Mel Gussow, Famed Drama Critic, Dies at 71

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By: The Associated Press

Mel Gussow, a New York Times drama critic and cultural reporter who showed an eye for undiscovered talent, has died. He was 71.

Gussow died Friday at a Manhattan hospital, the Times reported on its Web site Saturday. He died of cancer, his son told the newspaper.

Gussow joined the Times in 1971 after working for Newsweek, where in his first Broadway review he raved about Edward Albee’s “Who’s Afraid of Virginia Woolf?” He continued a friendship with Albee and later wrote a biography of the playwright.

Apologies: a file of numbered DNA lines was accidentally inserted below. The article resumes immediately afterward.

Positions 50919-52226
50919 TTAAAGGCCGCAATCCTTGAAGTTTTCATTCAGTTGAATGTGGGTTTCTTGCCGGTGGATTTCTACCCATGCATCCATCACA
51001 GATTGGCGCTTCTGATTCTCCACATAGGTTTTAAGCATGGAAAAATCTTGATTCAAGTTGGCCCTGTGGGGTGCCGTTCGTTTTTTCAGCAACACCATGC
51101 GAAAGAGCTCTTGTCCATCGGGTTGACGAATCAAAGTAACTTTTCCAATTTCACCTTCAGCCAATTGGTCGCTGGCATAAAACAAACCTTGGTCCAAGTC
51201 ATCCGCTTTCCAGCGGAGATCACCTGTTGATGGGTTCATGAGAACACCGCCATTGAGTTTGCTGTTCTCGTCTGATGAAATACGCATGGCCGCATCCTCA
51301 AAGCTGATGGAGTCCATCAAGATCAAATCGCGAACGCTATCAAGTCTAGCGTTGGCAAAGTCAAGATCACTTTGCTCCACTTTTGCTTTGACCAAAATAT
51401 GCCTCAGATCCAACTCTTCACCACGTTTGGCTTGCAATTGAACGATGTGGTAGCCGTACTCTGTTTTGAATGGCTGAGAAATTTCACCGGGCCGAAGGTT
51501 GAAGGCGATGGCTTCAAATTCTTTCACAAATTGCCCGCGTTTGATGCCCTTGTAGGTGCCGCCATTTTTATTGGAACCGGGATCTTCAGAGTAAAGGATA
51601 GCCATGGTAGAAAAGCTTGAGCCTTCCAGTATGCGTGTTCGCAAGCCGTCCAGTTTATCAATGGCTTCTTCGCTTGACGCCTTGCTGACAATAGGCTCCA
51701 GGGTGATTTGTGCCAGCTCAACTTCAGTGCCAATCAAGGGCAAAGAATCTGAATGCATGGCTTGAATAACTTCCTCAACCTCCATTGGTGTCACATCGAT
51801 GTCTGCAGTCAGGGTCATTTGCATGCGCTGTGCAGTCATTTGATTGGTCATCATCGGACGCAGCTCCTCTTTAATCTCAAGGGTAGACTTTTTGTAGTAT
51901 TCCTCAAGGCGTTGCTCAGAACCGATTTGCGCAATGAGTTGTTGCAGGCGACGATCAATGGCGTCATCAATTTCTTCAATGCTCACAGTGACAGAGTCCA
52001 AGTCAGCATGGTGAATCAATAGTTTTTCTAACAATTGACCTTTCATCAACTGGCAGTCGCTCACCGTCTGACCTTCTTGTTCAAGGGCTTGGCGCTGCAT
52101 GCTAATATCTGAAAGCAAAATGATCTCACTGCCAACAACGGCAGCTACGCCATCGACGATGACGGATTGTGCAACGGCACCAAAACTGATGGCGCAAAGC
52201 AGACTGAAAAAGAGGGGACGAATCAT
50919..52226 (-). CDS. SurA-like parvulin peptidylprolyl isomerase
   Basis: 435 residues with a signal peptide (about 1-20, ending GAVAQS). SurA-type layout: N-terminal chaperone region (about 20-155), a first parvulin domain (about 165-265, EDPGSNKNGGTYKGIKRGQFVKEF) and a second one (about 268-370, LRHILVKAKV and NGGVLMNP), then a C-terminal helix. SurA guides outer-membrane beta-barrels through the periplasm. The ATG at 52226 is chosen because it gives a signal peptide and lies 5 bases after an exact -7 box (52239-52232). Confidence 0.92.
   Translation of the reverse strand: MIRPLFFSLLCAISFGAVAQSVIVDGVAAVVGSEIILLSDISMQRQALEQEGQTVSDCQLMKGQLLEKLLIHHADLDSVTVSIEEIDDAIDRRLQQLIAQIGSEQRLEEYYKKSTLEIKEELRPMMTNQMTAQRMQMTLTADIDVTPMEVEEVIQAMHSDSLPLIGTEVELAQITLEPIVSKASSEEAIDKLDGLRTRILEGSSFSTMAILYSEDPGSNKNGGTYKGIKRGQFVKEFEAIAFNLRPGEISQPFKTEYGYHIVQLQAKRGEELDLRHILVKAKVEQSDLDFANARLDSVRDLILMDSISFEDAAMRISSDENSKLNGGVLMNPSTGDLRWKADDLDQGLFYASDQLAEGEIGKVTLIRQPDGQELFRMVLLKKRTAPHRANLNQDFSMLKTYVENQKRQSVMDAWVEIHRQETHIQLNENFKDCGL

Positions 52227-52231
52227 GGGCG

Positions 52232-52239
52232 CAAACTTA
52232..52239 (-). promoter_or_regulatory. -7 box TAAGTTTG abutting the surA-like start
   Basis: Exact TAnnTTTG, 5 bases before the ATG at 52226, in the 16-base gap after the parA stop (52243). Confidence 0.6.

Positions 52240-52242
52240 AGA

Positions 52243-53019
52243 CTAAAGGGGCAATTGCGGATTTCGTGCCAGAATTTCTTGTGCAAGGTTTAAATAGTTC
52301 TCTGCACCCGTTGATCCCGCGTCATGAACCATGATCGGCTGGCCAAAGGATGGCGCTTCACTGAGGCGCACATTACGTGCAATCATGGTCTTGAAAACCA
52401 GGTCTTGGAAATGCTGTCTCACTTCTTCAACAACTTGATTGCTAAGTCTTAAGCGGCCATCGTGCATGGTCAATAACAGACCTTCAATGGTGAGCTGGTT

Gussow had a knack for discovering talent in the bud, often by focusing much further off Broadway than other critics. He is credited with bringing attention to playwrights from Sam Shepard to David Mamet and screen actors from Kevin Kline to Meryl Streep.

“He was right on target on all the interesting playwrights I was hearing about,” Albee told the Times. “His care about exploring writers, especially young playwrights, was so useful.”

Gussow wrote eight books, including a series of four on his conversations with Arthur Miller, Samuel Beckett, Harold Pinter, and Tom Stoppard.

He is survived by his wife, Ann Gussow; his son, Ethan Gussow; and a brother, Paul Gussow.

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